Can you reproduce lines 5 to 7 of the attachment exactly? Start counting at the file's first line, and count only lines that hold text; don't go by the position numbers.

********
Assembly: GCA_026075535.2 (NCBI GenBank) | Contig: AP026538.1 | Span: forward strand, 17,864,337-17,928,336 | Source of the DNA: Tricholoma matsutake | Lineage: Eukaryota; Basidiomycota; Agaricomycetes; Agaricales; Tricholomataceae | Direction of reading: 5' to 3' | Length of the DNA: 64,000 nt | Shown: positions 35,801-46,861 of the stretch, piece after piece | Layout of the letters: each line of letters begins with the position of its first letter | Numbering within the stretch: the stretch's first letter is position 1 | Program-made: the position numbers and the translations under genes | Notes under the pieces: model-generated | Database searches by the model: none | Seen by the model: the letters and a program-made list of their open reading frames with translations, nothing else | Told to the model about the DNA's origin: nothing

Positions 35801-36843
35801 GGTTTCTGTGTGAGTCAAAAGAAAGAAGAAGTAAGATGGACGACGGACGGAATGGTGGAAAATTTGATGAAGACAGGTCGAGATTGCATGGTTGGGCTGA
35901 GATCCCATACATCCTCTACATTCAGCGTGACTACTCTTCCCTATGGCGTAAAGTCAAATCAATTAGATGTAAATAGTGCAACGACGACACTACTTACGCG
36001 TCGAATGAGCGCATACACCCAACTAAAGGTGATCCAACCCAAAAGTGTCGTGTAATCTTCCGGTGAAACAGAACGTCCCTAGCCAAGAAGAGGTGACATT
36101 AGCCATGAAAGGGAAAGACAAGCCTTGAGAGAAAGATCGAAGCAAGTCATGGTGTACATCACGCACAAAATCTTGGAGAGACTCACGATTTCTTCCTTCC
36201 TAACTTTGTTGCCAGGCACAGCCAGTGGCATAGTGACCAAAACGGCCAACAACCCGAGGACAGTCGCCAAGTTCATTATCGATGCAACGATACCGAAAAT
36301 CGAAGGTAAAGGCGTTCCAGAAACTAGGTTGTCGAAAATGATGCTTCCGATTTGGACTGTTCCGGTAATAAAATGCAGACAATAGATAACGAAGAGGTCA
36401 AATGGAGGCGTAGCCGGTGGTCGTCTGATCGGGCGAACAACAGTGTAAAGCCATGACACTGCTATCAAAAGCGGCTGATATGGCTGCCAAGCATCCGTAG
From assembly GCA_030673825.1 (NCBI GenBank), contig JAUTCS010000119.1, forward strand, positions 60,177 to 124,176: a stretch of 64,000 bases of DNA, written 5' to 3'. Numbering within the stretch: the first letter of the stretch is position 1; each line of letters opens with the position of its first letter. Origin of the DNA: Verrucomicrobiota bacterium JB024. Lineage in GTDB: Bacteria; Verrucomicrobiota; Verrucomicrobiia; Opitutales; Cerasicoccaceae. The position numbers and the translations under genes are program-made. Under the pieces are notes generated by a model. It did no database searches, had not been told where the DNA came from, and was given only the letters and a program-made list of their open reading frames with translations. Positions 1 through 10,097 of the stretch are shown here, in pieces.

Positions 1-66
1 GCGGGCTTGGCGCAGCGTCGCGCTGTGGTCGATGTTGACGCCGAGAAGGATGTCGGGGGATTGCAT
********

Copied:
36001 TCGAATGAGCGCATACACCCAACTAAAGGTGATCCAACCCAAAAGTGTCGTGTAATCTTCCGGTGAAACAGAACGTCCCTAGCCAAGAAGAGGTGACATT
36101 AGCCATGAAAGGGAAAGACAAGCCTTGAGAGAAAGATCGAAGCAAGTCATGGTGTACATCACGCACAAAATCTTGGAGAGACTCACGATTTCTTCCTTCC
36201 TAACTTTGTTGCCAGGCACAGCCAGTGGCATAGTGACCAAAACGGCCAACAACCCGAGGACAGTCGCCAAGTTCATTATCGATGCAACGATACCGAAAAT